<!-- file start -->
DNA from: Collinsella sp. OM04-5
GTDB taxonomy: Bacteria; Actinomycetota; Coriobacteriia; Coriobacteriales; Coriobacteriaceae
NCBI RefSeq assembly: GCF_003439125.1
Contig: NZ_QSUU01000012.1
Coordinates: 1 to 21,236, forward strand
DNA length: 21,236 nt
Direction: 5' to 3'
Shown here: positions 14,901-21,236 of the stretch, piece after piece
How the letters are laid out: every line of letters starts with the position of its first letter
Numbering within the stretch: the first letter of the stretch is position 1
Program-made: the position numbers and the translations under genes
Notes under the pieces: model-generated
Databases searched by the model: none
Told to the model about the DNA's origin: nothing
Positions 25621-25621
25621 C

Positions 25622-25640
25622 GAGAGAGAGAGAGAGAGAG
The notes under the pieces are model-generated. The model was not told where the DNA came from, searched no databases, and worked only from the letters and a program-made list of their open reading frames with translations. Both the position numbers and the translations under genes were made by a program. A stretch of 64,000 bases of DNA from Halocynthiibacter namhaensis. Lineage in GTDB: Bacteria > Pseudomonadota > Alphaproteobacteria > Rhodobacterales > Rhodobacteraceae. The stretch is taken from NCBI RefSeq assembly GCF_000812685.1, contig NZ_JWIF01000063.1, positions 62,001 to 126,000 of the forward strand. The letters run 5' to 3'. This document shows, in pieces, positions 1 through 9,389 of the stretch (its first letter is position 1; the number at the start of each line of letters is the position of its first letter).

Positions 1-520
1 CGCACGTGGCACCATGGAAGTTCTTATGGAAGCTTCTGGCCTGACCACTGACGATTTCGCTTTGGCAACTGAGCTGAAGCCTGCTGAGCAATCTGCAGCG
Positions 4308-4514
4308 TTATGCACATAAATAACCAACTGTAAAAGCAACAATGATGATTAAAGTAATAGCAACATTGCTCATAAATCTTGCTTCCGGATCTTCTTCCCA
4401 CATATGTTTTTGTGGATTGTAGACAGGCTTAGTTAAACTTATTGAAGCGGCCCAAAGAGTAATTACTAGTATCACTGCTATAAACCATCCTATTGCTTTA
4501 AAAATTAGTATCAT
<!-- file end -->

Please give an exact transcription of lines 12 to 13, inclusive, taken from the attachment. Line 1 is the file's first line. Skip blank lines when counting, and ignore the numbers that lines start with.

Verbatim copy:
Notes under the pieces: model-generated
Databases searched by the model: none